In Serious Shell Programming you will learn how to write professional looking, feature-rich command-line programs that run on Apple Mac OS™ X, Linux, FreeBSD, and even Microsoft Windows™ as well as many others.
The command-line is an optional interface on many Operating Systems (OS), including Mac OS™ and Windows™. If your OS does not provide a Graphical User Interface (GUI), the main interface is the Command-Line Interface (CLI) or sometimes referred to as the console. Even if your OS presents a GUI by default, such as Mac OS™ and Window™, there may be an underlying or optional CLI. Usually a terminal program is included to give access to the CLI from within the GUI and there may be many different terminal programs available for your OS.
At the heart of any CLI, whether running directly on the console or in a terminal window, is the shell. One responsibility of the shell is interacting with users on the command-line while another is running so-called shell scripts. Shell scripts are programs written in the shell language, allowing you to control the command-line in an automated fashion. There are many types of shells, some that specialize in user interaction, others in scripting language they offer, and yet others that handle both well.
Not all shells speak the same language and not all shells are available on all Operating Systems. For example, writing a script that uses the Z shell (zsh) may not be compatible with your friends system which lacks zsh. These are known as portability issues and choosing your shell carefully can improve portability to multiple Operating Systems.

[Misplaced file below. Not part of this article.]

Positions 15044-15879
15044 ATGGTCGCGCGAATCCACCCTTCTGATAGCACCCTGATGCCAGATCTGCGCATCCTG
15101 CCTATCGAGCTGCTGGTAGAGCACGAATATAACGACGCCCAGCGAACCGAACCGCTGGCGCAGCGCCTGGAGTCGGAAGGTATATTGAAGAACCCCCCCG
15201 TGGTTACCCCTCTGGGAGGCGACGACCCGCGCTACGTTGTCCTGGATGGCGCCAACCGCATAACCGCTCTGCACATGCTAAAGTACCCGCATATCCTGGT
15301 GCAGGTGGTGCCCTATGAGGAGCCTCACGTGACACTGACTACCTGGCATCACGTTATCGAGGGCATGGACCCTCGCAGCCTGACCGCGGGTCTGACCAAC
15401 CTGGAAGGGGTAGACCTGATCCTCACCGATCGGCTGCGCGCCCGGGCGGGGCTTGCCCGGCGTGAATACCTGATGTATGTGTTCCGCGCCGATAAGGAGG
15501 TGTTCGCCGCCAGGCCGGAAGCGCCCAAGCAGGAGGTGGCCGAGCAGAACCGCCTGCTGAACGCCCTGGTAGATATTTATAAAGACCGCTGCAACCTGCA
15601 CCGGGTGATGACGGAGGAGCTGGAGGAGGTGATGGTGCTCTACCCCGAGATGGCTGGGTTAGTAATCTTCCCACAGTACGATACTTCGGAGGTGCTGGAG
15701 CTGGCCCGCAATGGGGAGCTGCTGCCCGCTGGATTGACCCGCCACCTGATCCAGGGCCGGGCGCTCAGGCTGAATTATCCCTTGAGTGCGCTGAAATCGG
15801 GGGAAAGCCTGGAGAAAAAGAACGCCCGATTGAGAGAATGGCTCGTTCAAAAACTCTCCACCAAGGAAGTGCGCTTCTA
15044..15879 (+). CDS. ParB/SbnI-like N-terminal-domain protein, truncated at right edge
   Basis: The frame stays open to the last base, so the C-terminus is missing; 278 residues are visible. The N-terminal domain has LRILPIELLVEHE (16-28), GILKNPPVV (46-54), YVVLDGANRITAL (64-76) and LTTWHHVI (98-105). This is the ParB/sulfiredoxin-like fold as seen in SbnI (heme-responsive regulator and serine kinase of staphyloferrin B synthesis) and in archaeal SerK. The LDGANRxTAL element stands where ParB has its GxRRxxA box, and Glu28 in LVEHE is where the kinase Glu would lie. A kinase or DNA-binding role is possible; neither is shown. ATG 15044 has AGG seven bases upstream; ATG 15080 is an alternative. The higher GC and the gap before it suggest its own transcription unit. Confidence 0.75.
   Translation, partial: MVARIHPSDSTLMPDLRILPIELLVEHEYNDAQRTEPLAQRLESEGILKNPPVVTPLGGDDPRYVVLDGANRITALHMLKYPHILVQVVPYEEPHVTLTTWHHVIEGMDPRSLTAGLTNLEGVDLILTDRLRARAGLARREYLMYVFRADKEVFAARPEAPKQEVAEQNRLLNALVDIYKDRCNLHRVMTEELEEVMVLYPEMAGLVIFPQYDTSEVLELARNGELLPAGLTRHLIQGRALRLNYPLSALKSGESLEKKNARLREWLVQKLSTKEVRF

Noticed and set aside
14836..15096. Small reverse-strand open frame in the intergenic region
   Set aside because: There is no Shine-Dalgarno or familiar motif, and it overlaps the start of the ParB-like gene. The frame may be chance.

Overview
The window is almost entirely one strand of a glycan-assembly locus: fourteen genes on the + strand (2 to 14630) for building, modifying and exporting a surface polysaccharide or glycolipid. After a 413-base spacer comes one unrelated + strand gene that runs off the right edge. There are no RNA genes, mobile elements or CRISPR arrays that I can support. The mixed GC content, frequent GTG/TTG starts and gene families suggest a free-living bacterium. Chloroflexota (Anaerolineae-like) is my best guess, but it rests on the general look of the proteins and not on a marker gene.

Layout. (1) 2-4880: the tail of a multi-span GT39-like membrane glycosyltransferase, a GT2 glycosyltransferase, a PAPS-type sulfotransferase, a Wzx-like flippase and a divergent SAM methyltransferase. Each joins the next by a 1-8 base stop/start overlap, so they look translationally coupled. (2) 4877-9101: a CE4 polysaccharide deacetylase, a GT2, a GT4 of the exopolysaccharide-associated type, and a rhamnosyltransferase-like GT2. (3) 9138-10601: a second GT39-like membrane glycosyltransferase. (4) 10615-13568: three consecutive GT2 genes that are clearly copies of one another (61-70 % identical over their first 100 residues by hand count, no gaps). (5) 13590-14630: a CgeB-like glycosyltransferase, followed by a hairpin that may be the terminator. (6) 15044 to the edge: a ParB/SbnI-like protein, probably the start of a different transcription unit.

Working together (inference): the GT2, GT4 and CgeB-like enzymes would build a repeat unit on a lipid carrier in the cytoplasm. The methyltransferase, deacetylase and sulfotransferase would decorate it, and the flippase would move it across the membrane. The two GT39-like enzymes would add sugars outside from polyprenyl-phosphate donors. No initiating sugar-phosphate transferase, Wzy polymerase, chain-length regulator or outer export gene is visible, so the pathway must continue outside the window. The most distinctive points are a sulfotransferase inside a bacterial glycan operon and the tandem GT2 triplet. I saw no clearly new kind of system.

All currently-maintained UNIX/Linux Operating Systems provide a shell at
/bin/sh. Despite the amalgam of different versions out there, every shell found at
/bin/sh must implement at-minimum the POSIX standard. The implementation of which strictly defines the base functionality that must be present for programmers. While shell maintainers are free to add features that go above and beyond the POSIX standard, targeting the core POSIX functionality allows maintainers to present you with a common interface, portable to many similar environments.
/bin/sh is often a version of the Bourne Again Shell (bash) while on FreeBSD and many versions of UNIX
/bin/sh does not support the higher-level features of bash.
Writing code that targets the baseline POSIX features of
/bin/sh maximizes portability and usually is done with a specific purpose in-mind. Code that runs in a restricted environment with few dependencies, for example, can benefit from using strict POSIX
/bin/sh code in the event more capable languages such as Python or Perl may not be available.
The techniques in this book will help you create shell scripts that are compatible with FreeBSD, NetBSD, Solaris, and Linux including RedHat, CentOS, Ubuntu, and many more. Specifically avoided are unportable techniques, especially those that only work on systems that use bash installed to